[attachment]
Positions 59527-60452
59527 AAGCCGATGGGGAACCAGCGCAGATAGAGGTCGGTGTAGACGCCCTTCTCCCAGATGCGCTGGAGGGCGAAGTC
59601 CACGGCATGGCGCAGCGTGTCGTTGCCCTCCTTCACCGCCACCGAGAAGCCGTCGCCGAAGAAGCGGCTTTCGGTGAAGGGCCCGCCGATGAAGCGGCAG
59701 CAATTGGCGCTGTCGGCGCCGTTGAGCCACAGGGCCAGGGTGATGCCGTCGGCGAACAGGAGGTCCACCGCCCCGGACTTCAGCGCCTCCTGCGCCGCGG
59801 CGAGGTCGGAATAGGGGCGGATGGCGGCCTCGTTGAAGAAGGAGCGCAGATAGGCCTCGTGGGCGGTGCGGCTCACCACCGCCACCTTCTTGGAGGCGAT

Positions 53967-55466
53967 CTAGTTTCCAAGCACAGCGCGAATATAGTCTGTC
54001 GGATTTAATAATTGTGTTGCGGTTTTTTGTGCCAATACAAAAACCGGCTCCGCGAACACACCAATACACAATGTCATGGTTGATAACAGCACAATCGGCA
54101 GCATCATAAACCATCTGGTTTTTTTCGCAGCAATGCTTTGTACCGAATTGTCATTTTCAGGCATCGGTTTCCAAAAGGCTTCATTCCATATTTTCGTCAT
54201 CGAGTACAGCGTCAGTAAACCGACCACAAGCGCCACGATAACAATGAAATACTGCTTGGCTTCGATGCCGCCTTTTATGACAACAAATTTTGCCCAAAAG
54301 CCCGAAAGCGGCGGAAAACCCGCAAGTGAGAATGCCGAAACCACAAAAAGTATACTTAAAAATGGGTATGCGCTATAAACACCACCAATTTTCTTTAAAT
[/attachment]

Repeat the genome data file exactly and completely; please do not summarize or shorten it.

Positions 59527-60452
59527 AAGCCGATGGGGAACCAGCGCAGATAGAGGTCGGTGTAGACGCCCTTCTCCCAGATGCGCTGGAGGGCGAAGTC
59601 CACGGCATGGCGCAGCGTGTCGTTGCCCTCCTTCACCGCCACCGAGAAGCCGTCGCCGAAGAAGCGGCTTTCGGTGAAGGGCCCGCCGATGAAGCGGCAG
59701 CAATTGGCGCTGTCGGCGCCGTTGAGCCACAGGGCCAGGGTGATGCCGTCGGCGAACAGGAGGTCCACCGCCCCGGACTTCAGCGCCTCCTGCGCCGCGG
59801 CGAGGTCGGAATAGGGGCGGATGGCGGCCTCGTTGAAGAAGGAGCGCAGATAGGCCTCGTGGGCGGTGCGGCTCACCACCGCCACCTTCTTGGAGGCGAT

Positions 53967-55466
53967 CTAGTTTCCAAGCACAGCGCGAATATAGTCTGTC
54001 GGATTTAATAATTGTGTTGCGGTTTTTTGTGCCAATACAAAAACCGGCTCCGCGAACACACCAATACACAATGTCATGGTTGATAACAGCACAATCGGCA
54101 GCATCATAAACCATCTGGTTTTTTTCGCAGCAATGCTTTGTACCGAATTGTCATTTTCAGGCATCGGTTTCCAAAAGGCTTCATTCCATATTTTCGTCAT
54201 CGAGTACAGCGTCAGTAAACCGACCACAAGCGCCACGATAACAATGAAATACTGCTTGGCTTCGATGCCGCCTTTTATGACAACAAATTTTGCCCAAAAG
54301 CCCGAAAGCGGCGGAAAACCCGCAAGTGAGAATGCCGAAACCACAAAAAGTATACTTAAAAATGGGTATGCGCTATAAACACCACCAATTTTCTTTAAAT